One of the aims of this platform is to contribute to the acknowledgment of experiential knowledge as an important third source next to clinically based and scientifically based knowledge. By exchanging new concepts and learning models and curricula, lecturers and researchers who attend this platform try to professionalize and integrate service users voice in the Social Work education.

Both Universities are seeking ways to involve Peer Specialists and increase their impact in their current and future curricula. Students who have experiences as users are being invited to talk about their view and stories and are also asked to participate in innovation of the curriculum. Students may choose to involve their experiences throughout their entire studies.
In Amsterdam there are even Peer Specialists working in paid jobs over the past years in order to involve the other perspective (Kowalk, 2015).
Both Universities are participating in a national committee of Social Work schools (HOED) who are striving to integrate experiential knowledge as an important source.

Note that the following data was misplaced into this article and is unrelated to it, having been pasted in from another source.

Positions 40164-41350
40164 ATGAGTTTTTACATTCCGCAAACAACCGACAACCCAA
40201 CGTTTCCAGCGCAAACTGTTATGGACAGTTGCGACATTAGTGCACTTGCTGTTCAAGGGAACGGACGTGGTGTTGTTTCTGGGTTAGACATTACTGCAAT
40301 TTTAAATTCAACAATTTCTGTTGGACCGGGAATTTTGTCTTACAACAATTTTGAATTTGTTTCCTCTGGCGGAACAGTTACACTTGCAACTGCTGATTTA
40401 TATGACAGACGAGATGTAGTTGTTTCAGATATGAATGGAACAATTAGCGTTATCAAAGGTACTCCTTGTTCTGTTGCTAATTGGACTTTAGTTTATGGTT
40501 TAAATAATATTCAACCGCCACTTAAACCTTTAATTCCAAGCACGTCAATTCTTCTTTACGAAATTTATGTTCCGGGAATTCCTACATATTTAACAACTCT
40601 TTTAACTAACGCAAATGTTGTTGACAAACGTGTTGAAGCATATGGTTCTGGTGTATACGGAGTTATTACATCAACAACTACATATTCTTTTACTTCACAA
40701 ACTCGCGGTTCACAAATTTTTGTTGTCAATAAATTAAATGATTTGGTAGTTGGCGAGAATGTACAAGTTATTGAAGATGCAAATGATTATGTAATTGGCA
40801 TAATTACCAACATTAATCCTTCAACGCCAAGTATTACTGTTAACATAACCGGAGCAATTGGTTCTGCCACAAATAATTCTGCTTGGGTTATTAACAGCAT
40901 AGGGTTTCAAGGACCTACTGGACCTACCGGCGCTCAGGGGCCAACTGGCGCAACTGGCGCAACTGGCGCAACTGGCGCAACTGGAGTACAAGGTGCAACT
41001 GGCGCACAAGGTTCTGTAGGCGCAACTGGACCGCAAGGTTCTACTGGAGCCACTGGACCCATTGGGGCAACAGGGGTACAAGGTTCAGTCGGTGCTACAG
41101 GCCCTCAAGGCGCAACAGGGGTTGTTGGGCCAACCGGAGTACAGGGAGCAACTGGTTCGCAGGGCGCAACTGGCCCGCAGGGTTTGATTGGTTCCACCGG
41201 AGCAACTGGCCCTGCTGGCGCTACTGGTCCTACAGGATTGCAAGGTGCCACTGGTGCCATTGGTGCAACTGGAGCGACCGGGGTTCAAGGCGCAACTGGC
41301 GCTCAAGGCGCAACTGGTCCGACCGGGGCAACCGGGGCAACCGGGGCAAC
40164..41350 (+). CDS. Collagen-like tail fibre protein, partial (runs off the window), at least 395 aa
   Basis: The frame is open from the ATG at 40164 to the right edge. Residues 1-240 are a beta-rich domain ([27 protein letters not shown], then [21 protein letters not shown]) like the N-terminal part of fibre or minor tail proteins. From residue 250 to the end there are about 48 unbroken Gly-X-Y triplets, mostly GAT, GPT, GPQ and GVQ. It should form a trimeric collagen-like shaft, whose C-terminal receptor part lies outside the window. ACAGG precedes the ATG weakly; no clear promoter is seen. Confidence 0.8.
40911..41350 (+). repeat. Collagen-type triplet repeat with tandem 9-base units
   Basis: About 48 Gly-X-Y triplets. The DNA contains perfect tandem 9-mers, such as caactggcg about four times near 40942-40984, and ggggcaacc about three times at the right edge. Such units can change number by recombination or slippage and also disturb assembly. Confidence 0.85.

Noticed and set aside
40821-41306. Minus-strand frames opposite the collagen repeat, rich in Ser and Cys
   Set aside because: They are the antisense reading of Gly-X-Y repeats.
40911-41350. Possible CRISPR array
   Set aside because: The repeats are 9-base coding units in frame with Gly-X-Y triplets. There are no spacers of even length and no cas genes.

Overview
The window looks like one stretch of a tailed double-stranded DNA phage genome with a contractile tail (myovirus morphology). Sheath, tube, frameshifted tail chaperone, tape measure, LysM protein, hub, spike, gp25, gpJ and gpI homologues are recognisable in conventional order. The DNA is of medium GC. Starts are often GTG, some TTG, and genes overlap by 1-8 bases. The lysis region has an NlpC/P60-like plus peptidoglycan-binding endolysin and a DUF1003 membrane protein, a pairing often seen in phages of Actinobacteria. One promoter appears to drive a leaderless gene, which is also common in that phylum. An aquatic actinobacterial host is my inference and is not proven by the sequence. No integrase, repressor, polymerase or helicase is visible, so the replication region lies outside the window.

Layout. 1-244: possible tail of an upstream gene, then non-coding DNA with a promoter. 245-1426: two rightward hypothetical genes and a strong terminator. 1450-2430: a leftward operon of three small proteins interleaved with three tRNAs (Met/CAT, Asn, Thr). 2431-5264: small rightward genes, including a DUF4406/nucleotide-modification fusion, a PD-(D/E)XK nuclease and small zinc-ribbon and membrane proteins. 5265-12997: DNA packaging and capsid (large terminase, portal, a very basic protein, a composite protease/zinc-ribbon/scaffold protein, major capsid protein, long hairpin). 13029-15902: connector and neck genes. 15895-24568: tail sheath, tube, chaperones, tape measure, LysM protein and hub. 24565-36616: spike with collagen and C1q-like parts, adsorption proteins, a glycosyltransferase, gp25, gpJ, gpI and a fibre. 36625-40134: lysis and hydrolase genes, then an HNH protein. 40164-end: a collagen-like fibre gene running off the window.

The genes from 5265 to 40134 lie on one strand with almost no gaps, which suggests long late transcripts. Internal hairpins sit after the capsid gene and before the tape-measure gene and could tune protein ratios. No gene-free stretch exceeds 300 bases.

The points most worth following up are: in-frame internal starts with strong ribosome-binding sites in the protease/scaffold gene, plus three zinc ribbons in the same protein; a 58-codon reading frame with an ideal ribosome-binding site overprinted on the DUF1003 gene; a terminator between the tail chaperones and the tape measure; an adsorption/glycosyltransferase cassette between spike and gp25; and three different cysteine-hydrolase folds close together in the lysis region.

• Eefje Driessen, Joep Holten, Max Huber, Elisa Passavanti, Paulina Sedney & Xiomara Vado Soto (2013) Begrippenkader ervaringsdeskundigheid. Hogeschool van Amsterdam, 2013.
  • Boertien, D., & Bakel van, M. (2012). Handreiking voor de inzet van ervaringsdeskundigheid vanuit de geestelijke gezondheidszorg. Utrecht: Trimbos-instituut. (BB12)
  • Haaster, H. van, Wilken, J.P., Karbouniaris, S., & Hidajattoelah, D. (2013). Kaderdocument Ervaringsdeskundigheid. Utrecht: Kenniscentrum Sociale Innovatie, Hogeschool Utrecht. (HWKH13)
  • Kowalk, H. (2015). Het andere perspectief. Het verhaal van een ervaringsdeskundige bij de Hogeschool van Amsterdam. Uitgave: Hogeschool van Amsterdam.


Power Us in The Netherlands is represented by Social Work departments of two Dutch Universities, Hogeschool Utrech and Hogeschool van Amsterdam